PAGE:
red. (Well, so was everyone else’s as they struggled, huffing and puffing, up
the stairs. Everyone except for the cute little kidlets who loved running up
and down the steps, a few at a time!)
After the lighthouse, we walked along two nearly vacant beaches, and
watched and listened to the huge, long, high waves boom and sizzle on the
hard-packed sand.
Back at Olema, after a light supper, I was so tired I told Al I had to go
to bed.
“You can’t go to bed now, it’s only 6:30,” he said.
I couldn’t believe it was that early. I felt exhausted. But, I couldn’t go
to bed at 6:30p.m., so I read a little and struggled to keep my eyes open for
as long as I could. But, I was way too tired! By 7 p.m. I just couldn’t stay
awake. I climbed into bed, with Al laughing in the background, and conked
out immediately.
When I next opened my eyes, it was 7:30 in the morning. I couldn’t
believe I slept so soundly for 12 long, wonderful, luxurious hours!
I’m pretty sure we’ll go to Point Reyes National Seashore again next
year to escape the August heat.
But I doubt I’ll do the lighthouse endurance test again. Once was
great. And once was enough.

Heading back up into the fog after exploring the Point Reyes Lighthouse.
The Point Reyes Lighthouse is a 37-foot high, 16-sided iron structure built in 1870. Its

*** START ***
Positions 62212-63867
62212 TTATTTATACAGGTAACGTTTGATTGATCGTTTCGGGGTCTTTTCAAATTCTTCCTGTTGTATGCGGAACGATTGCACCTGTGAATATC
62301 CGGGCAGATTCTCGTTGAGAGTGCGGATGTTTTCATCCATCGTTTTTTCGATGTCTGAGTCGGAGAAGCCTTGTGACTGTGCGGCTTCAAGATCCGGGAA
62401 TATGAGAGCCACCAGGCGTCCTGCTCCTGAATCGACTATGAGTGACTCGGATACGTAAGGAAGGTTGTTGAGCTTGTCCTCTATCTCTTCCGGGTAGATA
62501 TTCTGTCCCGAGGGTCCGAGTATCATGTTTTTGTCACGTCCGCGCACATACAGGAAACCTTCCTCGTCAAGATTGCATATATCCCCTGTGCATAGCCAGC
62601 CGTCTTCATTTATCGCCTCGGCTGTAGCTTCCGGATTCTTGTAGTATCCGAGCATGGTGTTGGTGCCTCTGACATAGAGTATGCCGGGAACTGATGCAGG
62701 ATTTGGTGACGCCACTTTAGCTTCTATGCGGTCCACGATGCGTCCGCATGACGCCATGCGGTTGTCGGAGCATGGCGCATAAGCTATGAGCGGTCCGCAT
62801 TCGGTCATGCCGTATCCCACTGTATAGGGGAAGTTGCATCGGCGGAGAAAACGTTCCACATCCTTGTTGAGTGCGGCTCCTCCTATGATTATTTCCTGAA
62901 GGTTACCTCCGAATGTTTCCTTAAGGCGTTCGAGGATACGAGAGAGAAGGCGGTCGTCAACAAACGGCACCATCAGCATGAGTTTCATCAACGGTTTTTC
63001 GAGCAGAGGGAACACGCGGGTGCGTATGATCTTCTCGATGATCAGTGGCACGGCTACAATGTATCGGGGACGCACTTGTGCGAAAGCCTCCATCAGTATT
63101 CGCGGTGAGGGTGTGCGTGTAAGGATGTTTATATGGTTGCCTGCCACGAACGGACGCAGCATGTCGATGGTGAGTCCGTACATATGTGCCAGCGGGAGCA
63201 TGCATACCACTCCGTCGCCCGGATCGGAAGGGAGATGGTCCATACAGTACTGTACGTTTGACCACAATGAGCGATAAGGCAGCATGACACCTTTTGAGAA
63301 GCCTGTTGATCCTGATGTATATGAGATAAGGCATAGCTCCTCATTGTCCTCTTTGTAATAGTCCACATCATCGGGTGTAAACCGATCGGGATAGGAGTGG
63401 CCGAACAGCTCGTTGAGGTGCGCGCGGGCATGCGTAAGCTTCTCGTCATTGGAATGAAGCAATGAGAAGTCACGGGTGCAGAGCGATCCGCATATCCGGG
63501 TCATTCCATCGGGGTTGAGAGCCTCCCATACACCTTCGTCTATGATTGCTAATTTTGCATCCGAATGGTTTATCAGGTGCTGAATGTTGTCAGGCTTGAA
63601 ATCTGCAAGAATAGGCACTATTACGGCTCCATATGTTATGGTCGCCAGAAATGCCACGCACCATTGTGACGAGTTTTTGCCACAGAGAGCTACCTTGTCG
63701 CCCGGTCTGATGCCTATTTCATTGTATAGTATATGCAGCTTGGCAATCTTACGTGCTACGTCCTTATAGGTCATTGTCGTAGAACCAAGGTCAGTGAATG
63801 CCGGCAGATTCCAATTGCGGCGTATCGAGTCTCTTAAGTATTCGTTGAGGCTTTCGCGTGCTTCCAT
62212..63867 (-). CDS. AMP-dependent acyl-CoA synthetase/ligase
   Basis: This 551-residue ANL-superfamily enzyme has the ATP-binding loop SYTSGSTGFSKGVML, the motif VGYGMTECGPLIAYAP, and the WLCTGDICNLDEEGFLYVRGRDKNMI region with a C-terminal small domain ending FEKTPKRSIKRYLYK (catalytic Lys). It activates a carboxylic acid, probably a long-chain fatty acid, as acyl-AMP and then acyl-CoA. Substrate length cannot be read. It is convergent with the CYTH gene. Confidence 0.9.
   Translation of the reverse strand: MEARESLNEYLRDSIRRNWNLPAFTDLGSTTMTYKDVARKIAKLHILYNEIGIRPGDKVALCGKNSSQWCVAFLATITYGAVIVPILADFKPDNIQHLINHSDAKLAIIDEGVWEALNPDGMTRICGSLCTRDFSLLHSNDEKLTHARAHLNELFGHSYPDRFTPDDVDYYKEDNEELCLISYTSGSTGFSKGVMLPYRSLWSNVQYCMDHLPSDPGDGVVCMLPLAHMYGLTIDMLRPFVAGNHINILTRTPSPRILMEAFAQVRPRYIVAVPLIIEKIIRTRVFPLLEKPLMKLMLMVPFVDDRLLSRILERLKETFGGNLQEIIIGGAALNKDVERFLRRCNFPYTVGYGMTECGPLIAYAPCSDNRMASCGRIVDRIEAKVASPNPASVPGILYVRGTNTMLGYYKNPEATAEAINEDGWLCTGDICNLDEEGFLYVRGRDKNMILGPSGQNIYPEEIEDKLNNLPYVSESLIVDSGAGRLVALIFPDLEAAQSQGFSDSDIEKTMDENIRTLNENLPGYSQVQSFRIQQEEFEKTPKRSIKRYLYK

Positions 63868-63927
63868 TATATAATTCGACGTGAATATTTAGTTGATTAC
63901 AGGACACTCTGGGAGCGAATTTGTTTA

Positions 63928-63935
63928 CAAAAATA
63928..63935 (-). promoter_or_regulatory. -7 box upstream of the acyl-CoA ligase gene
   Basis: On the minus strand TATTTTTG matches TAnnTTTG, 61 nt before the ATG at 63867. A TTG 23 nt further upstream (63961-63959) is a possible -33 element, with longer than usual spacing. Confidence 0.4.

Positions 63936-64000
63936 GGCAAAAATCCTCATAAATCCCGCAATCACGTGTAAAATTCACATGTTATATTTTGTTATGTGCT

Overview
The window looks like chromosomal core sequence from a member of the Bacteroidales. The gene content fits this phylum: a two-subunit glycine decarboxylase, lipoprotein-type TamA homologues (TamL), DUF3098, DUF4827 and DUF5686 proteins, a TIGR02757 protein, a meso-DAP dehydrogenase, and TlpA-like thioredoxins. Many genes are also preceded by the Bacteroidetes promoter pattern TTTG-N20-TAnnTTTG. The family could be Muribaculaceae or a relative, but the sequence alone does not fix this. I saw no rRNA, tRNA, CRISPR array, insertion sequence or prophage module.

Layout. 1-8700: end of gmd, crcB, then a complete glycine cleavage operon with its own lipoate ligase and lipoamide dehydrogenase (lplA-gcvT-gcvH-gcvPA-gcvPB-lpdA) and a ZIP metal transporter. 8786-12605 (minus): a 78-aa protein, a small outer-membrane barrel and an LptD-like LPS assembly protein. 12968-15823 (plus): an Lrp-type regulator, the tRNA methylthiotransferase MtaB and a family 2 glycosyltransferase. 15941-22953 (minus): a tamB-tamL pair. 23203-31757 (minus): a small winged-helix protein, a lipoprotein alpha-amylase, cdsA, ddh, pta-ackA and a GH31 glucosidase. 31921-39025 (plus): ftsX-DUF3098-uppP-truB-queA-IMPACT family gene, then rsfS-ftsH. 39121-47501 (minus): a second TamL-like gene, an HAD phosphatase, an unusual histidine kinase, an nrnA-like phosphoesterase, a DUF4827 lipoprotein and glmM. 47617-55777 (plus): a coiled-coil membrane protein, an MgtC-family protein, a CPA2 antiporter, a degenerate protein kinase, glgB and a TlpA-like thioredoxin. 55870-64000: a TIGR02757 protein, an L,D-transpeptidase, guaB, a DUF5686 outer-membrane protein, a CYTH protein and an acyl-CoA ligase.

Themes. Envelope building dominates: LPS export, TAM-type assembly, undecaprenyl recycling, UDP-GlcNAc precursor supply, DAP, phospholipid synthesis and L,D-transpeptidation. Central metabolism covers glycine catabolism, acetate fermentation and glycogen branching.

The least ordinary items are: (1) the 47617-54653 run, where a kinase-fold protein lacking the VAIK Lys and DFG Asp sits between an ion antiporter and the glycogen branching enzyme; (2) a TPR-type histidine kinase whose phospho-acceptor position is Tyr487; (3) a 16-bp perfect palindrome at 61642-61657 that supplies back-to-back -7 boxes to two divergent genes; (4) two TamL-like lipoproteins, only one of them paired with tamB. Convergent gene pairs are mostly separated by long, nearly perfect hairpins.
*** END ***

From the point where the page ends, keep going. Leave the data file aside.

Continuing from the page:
lens and mechanism were constructed in France in 1867. The 6,000 pound lens is a “first
order” (meaning, largest size) Fresnel lens. Before August Fresnel (pronounced Fray-nal)
developed his lens, lighthouses used mirrors to reflect light out to sea. The Fresnel lens
intensifies the light by bending and magnifying it through crystal prisms into
concentrated beams. The Point Reyes lens is divided into 24 vertical patterns that direct
the light into 24 individual beams. The jewel like lens, mounted in a brass framework,
stands 7-feet, 11-inches high and 6-feet, 1-inch wide. Using mirrors, the most effective
lighthouses could only be seen 8-12 miles away. The Fresnel Lens enabled the Point
Reyes light to be seen all the way to the horizon – about 24 nautical miles. The Fresnel
lens was first lit Dec. 1, 1870. In the beginning, refined lard oil was used to fire the
lamp’s four wicks. Later mineral oil was used. Electricity came to the lighthouse in 1938.
The Point Reyes Lighthouse served mariners until 1975 when operations were automated.